High school students partner with VU students to promote energy conservation on Commons campus
Posted in NEWS on Thursday, February 24th, 2011
Each year, the different houses of The Commons compete for the “Commons Cup,” which is awarded at the end of the academic year to the House with the most points. This year, the energy conservation component of the competition has been given a twist with the help of Metro Nashville high school students Emily Alsentzer and Catherine Caffey.
The two developed a system that provides an incentive for Vanderbilt students to conserve electricity by awarding their efforts with points towards the Commons Cup. Each month, points are awarded to each House on a sliding scale and added to the total points accumulated in the other four sections of the Cup: intramurals, academics, community service, and House involvement.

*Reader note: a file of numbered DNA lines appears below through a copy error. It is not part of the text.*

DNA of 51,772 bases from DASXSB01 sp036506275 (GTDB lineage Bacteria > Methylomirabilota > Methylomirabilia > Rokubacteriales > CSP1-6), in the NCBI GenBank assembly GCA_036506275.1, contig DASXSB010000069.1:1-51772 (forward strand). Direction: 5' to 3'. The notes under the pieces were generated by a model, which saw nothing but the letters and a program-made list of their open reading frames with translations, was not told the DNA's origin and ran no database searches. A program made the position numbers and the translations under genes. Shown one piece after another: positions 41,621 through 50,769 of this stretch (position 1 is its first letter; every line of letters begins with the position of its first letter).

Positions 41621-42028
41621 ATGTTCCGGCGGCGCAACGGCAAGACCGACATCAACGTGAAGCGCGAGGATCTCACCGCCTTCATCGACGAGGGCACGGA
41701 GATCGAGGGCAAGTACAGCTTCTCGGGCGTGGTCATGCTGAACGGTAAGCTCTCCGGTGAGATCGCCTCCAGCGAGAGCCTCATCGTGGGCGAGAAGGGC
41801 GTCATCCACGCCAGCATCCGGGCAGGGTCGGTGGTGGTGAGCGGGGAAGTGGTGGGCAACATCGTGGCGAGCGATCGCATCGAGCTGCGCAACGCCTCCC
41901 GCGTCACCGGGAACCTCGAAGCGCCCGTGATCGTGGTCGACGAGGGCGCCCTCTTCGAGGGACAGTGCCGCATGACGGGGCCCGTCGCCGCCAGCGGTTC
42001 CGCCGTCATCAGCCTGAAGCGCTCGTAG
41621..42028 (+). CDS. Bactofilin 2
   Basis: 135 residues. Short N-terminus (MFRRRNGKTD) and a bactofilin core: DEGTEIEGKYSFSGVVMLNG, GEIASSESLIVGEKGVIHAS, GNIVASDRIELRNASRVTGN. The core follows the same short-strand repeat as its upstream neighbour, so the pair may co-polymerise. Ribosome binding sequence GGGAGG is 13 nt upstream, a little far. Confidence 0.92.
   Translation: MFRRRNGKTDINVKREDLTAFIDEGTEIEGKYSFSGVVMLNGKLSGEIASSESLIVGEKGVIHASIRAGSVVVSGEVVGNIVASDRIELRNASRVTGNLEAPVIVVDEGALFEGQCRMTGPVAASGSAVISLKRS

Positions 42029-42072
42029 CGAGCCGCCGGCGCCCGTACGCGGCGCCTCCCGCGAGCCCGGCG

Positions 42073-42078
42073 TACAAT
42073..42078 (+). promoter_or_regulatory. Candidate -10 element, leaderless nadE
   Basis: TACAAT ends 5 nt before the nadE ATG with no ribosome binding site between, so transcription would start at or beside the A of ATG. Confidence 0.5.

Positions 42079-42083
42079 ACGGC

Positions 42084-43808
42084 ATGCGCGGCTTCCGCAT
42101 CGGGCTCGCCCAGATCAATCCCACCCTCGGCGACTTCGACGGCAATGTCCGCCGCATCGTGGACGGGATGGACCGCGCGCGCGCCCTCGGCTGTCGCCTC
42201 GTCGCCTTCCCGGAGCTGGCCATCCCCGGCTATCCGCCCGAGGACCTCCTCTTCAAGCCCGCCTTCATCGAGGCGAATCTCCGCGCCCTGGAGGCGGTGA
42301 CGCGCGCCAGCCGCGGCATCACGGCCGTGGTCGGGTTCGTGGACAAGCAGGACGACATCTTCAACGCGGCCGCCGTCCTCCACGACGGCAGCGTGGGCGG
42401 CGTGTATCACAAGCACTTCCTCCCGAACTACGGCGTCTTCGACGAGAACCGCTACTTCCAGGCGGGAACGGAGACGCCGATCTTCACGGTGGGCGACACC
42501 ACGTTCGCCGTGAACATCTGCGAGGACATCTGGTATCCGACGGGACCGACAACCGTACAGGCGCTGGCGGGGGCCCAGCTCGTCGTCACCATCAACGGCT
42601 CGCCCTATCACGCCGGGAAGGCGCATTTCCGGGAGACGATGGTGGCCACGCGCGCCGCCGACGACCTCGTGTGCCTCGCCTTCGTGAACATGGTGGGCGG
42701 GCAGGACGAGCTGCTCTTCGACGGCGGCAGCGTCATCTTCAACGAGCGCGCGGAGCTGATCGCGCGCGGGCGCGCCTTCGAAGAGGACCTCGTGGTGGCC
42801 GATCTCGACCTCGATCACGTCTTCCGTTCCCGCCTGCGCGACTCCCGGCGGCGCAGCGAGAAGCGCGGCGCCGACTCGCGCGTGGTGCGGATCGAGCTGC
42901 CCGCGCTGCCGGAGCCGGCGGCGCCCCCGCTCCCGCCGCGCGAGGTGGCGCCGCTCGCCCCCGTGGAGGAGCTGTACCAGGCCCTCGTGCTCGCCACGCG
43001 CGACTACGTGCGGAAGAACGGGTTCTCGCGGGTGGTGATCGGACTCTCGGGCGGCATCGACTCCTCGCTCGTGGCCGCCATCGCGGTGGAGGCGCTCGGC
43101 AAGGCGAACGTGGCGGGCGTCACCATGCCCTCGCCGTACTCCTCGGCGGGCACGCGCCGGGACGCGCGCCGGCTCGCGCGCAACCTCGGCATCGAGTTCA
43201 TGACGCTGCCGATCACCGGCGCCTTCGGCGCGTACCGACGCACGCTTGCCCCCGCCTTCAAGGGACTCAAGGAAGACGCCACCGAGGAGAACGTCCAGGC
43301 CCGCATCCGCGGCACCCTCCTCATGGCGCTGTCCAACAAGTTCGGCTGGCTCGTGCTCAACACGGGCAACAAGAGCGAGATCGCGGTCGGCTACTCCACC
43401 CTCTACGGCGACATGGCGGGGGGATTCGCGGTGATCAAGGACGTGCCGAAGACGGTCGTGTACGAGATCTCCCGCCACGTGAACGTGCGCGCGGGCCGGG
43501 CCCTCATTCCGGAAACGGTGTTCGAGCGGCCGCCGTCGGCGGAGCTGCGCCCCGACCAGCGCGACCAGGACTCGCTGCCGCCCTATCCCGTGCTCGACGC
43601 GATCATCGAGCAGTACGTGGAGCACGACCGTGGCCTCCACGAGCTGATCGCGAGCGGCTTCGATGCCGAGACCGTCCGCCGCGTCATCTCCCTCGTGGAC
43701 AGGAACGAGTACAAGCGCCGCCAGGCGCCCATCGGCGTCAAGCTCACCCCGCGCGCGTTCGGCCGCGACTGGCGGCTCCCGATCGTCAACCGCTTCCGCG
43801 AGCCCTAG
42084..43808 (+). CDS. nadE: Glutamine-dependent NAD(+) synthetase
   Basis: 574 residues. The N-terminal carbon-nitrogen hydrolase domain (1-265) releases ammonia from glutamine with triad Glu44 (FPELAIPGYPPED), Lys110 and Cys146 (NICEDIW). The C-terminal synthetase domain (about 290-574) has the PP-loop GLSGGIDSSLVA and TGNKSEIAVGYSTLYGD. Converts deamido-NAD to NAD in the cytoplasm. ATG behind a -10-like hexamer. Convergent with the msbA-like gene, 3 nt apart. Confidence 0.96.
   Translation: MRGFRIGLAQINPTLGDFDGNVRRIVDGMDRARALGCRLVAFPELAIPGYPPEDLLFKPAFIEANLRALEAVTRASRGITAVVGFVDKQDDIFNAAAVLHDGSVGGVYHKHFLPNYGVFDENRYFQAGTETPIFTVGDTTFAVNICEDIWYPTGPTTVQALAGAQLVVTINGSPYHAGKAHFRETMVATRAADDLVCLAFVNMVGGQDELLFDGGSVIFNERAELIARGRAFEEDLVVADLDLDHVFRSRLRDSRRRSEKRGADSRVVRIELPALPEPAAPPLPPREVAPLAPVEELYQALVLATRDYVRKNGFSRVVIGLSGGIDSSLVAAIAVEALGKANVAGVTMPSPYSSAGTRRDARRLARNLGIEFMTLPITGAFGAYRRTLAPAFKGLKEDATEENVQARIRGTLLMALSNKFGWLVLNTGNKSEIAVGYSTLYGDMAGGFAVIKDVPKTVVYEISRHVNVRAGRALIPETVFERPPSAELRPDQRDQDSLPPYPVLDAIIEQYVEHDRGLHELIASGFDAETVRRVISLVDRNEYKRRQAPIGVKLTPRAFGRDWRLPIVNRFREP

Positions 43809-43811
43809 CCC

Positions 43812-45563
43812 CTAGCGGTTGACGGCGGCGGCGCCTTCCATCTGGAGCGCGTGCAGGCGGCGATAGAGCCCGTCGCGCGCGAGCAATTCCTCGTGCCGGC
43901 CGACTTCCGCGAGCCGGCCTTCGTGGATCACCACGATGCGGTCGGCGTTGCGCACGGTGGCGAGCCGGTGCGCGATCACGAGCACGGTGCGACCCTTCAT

Both Alsentzer and Caffey attend the School for Science and Math at Vanderbilt (SSMV), a four-year interdisciplinary science program for high-school students housed within Vanderbilt University Medical Center. Faculty member Jonathan Creamer supervised Alsentzer and Caffey on the project, which will be submitted to the Siemens Foundation’s “We Can Change the World” Challenge in the hopes that this competition or partnership concept for energy conservation can be incorporated into university campuses nationwide. Additionally, Alsentzer and Caffey will be eligible to win a $50,000 college scholarship, a trip to the UN to present their findings, and a $5,000 grant for SSMV.
Contact: SustainVU, firstname.lastname@example.org
This partnership between the Dean of the Commons’ office and the SSMV students was supplemented by the assistance of Vanderbilt’s Sustainability and Environmental Management Office (SEMO) and Plant Operations department as well as Ben Kahn, the vice president for energy of Students Promoting Environmental Awareness and Responsibility (SPEAR). SPEAR had several years experience managing energy conservation competitions between the Commons Houses and mentored the SSMV students throughout the project.
The School for Science and Math at Vanderbilt is supported in part by a National Institutes of Health NCRR Science Education Partnership Award, by Vanderbilt University Medical Center, and by the Nashville Alliance for Public Education.